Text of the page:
Composer, author, lecturer, guitar teacher

Detuning guitars

I had an interesting comment posted recently about George Harrison’s ‘My Sweet Lord’ and ways of playing it. The song begins with an F#m-B barre chord change at fret II; later on the song changes key up a tone. Most people start with a capo at the II fret which removes some of the barres until the key-change and creates a more resonant sound. However, it has been suggested that another way to approximate the sound is to play on a 12-string detuned by three semitones. F#m-B would then be fingered with open string Am and D shapes. I haven’t tried it myself, but from what I know about detuning I’m sure this would produce a very effective result and might well approximate what is heard on the record. But it might not be what was done on the session.

The sound on the record was created by multiple acoustic guitars. Whether or not any of them were 12-strings at standard pitch I’m not sure but I wouldn’t be surprised – if you’re trying to get a big acoustic sound it makes sense to use a 12-string in addition to the 6-strings. Not only George Harrison, but Peter Frampton and members of Badfinger also played guitar on the track. I remember Peter Frampton describing this when I did a phone interview with him back in the late 90s. The result was a big acoustic sound.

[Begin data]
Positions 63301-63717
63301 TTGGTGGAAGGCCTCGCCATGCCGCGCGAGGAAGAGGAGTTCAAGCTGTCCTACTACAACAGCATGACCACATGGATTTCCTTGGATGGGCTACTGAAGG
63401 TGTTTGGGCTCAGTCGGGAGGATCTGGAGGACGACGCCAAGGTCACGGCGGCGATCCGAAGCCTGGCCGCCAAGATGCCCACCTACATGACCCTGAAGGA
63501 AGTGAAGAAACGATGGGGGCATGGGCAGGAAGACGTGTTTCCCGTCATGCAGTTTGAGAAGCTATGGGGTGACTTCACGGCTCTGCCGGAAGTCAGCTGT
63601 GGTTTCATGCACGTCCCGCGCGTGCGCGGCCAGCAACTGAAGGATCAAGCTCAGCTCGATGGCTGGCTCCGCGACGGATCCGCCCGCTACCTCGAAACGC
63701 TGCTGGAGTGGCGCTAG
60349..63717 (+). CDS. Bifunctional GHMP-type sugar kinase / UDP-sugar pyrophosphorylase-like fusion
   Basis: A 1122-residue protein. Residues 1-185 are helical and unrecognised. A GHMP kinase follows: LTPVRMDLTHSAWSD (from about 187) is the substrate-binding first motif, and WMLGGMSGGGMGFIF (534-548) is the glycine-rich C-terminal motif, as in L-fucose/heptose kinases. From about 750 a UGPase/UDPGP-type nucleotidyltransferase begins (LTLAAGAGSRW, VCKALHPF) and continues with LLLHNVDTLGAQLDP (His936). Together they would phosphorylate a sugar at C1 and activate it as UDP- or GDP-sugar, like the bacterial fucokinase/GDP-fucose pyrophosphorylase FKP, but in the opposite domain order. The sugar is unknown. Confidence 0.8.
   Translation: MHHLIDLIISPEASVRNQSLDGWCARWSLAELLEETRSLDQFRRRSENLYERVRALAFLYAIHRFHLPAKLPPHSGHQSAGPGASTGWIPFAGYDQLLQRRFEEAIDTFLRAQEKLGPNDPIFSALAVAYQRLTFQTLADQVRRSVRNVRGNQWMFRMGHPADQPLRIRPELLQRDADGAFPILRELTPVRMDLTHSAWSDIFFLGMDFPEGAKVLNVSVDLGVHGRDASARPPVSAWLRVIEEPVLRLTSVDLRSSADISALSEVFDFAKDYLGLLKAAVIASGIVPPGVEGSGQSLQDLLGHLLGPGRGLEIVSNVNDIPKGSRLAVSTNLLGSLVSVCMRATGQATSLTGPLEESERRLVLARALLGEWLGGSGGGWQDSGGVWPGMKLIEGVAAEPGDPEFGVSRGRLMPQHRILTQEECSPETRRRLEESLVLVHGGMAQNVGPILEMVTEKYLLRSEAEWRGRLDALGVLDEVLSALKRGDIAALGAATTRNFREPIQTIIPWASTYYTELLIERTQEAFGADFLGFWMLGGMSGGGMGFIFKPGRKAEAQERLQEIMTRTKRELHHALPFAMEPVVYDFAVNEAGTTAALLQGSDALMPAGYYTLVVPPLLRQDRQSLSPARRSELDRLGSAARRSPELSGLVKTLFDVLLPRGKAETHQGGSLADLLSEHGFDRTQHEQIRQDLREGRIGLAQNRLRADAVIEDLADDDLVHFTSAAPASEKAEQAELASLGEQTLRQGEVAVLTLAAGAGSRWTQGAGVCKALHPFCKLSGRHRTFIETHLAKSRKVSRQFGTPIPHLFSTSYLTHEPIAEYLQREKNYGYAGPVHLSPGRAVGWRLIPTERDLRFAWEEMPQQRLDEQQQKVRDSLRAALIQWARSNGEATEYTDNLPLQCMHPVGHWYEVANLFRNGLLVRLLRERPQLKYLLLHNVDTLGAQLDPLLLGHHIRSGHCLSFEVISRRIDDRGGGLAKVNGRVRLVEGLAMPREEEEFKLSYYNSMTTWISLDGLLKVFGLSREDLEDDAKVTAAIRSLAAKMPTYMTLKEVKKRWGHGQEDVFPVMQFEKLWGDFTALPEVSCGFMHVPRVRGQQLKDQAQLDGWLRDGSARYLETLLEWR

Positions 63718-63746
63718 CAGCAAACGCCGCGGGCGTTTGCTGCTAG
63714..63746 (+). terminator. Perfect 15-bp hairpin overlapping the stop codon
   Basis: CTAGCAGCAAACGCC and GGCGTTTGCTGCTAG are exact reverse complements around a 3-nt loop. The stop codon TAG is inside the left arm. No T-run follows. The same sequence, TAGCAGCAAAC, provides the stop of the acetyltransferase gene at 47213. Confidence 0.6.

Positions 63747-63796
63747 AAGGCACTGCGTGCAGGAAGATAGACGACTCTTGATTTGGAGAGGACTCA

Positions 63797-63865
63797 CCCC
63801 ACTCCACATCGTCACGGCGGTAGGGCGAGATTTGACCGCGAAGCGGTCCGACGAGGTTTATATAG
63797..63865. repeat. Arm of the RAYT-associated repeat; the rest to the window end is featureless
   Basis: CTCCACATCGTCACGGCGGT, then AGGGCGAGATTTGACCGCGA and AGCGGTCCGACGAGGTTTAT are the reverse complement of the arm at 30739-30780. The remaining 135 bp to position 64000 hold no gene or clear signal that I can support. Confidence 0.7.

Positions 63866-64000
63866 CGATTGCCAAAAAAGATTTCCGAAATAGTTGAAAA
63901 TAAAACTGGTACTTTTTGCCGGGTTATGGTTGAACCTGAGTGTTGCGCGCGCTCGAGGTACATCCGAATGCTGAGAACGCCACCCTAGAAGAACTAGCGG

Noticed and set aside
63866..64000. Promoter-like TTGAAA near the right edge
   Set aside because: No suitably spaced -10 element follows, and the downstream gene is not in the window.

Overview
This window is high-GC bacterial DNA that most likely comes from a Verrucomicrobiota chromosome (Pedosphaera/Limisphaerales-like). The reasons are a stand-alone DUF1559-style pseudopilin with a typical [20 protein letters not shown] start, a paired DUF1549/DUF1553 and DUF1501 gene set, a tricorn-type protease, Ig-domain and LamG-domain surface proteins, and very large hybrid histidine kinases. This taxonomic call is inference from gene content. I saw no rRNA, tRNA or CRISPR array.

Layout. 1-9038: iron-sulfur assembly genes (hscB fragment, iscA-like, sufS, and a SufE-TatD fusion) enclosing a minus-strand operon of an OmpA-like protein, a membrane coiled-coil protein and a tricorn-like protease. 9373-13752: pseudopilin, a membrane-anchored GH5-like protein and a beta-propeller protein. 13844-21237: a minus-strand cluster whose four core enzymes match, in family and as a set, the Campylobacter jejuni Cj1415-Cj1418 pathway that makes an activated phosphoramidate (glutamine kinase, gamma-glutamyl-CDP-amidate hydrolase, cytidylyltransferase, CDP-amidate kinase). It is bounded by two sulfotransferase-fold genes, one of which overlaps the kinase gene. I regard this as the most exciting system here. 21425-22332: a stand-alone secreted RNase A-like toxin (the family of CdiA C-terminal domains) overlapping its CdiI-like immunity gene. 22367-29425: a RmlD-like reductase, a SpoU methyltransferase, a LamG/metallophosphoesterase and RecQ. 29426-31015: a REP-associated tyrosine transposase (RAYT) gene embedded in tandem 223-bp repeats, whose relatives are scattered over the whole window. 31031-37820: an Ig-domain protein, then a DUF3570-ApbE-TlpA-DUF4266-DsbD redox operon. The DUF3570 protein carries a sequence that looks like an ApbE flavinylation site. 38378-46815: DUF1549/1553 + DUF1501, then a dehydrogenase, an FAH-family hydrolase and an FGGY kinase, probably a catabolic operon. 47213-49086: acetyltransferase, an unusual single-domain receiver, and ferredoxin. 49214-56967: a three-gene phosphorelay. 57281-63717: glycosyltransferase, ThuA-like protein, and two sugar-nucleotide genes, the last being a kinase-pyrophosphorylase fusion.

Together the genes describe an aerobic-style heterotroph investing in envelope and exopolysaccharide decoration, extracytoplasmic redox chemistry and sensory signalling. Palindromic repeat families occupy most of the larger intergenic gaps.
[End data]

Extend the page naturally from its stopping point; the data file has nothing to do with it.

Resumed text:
The lesson of this is that imitating a guitar part from a recording as it was done may not be the way to get the sound if you’re trying to copy a multi-track recording. So in this case, it could be that there is no 12-string on ‘My Sweet Lord’ which has been detuned by three semitones – but if you happen to have a 12-string and can detune it it may give you a great resemblance if you’re singing the song on your own. Many years ago I worked out a way of playing ‘Stairway To Heaven’  on a six-string which added as many octaves as I could finger to the basic progressions in the middle in order to mimic the sound of a 12-string on the recording / live version.